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Tiger Mom’s Racial Theory

January 19, 2014 | by Slovie Jungreis-Wolff

No race has the monopoly on success. But here’s the most important key to raising successful kids.

The Tiger Mom is at it again (well she’s trying, but I don’t think the traction is there this time around). Amy Chua, a law professor at Yale, has written a new book with her husband, Jed Rubenfeld, arguing that some groups are superior while the rest are contributing to the downfall of America.

Chua wrote Battle Hymn of the Tiger Mother in 2011. She criticized the Western way of parenting and said that by being cold and even hostile to your child in the manner of Chinese moms, you will raise the most successful children. Chua is known for calling her daughter ‘garbage’ when she was rude, refusing to allow her girls to have sleepovers or be part of school plays because of time taken away from studying, telling her daughter that her homemade birthday card was not good enough and that she should make another, and threatening to give away a beloved dollhouse if her daughter could not learn to play a difficult piece of classical music.

I wrote a response about Chua’s definition of raising a successful child, which never once mentioned the trait of showing kindness or compassion.

This newest book, The Triple Package, claims that there are three qualities identified as guarantors of wealth and power. And based on income, occupational status, and test scores, there are eight groups that outshine and surpass the rest by maintaining these three qualities. These groups are: Jewish, Indian, Chinese, Iranian, Lebanese-American, Nigerian, Cuban exiles and Mormons.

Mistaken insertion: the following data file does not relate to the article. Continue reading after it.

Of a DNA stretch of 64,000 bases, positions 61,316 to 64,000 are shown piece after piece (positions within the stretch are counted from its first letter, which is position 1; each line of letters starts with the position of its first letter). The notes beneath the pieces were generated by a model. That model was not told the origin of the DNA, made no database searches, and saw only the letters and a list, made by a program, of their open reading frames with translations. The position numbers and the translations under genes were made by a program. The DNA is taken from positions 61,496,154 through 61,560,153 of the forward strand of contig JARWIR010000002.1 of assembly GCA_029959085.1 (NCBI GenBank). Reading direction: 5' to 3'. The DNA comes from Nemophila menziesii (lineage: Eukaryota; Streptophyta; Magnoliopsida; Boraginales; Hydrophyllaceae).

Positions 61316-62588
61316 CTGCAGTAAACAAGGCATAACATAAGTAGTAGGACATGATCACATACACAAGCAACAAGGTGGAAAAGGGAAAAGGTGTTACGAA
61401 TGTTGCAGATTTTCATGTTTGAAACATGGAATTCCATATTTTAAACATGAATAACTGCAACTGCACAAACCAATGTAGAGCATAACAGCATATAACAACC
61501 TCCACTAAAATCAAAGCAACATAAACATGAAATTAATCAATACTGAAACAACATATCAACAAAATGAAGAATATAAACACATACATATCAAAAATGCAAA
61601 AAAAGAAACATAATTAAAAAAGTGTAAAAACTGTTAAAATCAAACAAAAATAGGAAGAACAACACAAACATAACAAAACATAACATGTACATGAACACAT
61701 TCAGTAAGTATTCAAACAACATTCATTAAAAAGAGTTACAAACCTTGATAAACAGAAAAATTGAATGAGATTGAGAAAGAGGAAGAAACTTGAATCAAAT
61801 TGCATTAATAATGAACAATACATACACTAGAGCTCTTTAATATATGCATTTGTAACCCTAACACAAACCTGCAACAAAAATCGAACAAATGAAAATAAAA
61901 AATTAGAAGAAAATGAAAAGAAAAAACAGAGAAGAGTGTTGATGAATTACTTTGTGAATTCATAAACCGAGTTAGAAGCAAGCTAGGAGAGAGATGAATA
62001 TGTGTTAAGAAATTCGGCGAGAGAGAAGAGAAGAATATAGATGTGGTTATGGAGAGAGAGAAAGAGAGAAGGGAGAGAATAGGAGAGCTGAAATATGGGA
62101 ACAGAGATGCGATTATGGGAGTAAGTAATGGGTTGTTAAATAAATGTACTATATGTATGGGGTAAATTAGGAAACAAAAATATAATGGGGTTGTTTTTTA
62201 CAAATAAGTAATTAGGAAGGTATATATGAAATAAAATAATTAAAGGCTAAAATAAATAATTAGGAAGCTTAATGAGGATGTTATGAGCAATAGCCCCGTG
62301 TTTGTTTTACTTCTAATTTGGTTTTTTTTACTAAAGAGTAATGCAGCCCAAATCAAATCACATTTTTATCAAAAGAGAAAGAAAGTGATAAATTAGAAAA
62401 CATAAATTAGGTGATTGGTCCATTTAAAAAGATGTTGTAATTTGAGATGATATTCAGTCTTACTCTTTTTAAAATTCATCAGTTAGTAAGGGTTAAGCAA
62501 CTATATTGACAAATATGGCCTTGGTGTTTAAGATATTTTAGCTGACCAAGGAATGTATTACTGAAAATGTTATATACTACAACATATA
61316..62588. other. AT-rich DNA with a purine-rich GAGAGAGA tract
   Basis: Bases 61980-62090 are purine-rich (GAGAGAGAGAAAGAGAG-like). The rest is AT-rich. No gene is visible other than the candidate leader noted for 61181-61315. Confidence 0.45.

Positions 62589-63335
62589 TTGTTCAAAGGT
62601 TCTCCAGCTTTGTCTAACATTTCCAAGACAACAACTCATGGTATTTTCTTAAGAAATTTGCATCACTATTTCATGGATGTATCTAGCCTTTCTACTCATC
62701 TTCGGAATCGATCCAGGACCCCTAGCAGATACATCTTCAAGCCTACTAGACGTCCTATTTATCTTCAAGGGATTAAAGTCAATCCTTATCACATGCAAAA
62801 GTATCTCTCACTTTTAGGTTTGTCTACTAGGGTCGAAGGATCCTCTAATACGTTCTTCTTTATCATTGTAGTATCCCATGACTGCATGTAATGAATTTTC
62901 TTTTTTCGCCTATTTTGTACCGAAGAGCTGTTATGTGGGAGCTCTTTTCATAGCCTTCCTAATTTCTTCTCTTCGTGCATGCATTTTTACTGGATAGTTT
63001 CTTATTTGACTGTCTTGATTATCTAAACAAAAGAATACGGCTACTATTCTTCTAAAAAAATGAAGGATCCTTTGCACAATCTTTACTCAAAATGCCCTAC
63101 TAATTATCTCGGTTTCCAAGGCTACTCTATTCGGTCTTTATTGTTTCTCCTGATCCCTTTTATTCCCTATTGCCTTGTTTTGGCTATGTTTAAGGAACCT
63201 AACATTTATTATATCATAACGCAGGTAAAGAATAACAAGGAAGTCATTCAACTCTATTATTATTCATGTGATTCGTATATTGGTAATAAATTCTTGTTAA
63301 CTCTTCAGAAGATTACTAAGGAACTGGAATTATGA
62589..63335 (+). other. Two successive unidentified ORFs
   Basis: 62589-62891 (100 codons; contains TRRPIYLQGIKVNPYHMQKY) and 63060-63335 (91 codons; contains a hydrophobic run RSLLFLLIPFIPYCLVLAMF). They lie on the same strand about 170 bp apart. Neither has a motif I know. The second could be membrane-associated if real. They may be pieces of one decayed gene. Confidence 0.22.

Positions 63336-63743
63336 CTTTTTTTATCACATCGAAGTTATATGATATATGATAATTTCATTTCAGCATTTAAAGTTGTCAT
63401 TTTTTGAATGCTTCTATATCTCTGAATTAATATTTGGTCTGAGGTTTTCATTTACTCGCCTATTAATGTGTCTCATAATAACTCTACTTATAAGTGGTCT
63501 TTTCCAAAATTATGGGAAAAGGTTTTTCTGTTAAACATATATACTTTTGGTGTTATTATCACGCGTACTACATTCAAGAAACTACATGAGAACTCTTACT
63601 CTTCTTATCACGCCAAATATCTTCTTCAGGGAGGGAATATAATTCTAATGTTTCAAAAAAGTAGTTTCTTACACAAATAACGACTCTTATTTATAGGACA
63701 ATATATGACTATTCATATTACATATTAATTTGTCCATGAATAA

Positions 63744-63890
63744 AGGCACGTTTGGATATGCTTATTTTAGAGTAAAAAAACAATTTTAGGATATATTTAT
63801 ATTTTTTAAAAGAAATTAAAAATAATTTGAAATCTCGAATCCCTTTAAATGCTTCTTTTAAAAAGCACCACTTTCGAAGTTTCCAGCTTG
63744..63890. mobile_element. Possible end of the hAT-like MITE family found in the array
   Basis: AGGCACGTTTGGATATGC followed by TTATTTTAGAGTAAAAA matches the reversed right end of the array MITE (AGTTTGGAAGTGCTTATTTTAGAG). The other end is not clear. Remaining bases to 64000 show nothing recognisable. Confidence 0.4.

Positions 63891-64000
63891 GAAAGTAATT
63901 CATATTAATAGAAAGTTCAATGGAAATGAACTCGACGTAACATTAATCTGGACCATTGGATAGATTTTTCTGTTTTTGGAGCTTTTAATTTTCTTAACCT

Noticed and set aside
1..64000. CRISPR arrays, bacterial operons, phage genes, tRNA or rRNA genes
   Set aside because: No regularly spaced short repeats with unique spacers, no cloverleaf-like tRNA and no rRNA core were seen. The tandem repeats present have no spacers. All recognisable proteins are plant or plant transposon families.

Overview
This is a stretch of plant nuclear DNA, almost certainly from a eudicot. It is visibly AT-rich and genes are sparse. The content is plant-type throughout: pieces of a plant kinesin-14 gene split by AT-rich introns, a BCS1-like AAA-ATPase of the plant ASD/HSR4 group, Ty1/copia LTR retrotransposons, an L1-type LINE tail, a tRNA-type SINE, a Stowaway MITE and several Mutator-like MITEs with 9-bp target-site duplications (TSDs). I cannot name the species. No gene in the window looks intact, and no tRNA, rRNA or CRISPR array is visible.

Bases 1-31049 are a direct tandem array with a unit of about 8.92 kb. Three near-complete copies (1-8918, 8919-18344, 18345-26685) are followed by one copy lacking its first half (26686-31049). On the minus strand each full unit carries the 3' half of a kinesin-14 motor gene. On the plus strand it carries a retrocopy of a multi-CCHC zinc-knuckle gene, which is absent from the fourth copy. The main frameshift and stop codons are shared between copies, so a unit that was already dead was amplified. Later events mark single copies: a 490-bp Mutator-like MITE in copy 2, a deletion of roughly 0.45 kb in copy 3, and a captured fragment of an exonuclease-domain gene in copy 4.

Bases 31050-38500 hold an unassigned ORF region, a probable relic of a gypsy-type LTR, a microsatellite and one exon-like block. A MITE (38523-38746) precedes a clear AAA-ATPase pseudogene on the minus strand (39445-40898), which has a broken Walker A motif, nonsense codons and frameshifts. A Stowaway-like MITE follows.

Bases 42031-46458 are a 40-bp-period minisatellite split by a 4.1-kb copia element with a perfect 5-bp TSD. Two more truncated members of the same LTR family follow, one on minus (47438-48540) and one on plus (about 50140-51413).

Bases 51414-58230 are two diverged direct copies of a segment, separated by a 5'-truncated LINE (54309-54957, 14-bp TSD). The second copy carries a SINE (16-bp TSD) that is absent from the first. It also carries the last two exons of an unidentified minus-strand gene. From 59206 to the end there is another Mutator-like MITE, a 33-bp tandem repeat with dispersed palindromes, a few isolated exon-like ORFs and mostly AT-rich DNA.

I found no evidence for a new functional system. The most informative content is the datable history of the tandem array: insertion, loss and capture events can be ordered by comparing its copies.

The three characteristics that bring these groups together are a superiority complex, insecurity, and impulse control. The authors write that you must believe that you have been chosen and somehow superior, but maintain insecurity so that you still strive to prove yourself and not grow too confident. You also require the discipline to resist impulses-especially the desire to quit in the face of hardship. The authors maintain that these three elements are in opposition to American culture and that these eight specific religious, ethnic, and national origin groups have held onto these qualities. They are the ones who hold the key to America’s revival.

The authors conclude that we were once a Triple Package nation but we have lost our edge.

The book will only be out in February but reaction is already heating up. Many are calling Chua a racist.

There is no race or ethnic group that has a monopoly on success.

Some find her theories about cultural superiority – especially her own and her husband’s – troubling. They say that her conclusions seem not far-off from the belief that there exists a ‘Master Race’. Twitter and Facebook comments reveal strained feelings. One person echoed the thoughts of many and wrote: “She believes herself to be better and some ethnic groups are simply not cut out for life.”

Can one ever say that a certain race or ethnic group is primed for success more than another? I don’t believe so.

In every nation, and every group of people, we have those who are givers and those who are takers. There are some who prosper and some who flounder. We find brilliance and we find mediocrity. There is no race or ethnic group that has a monopoly on success.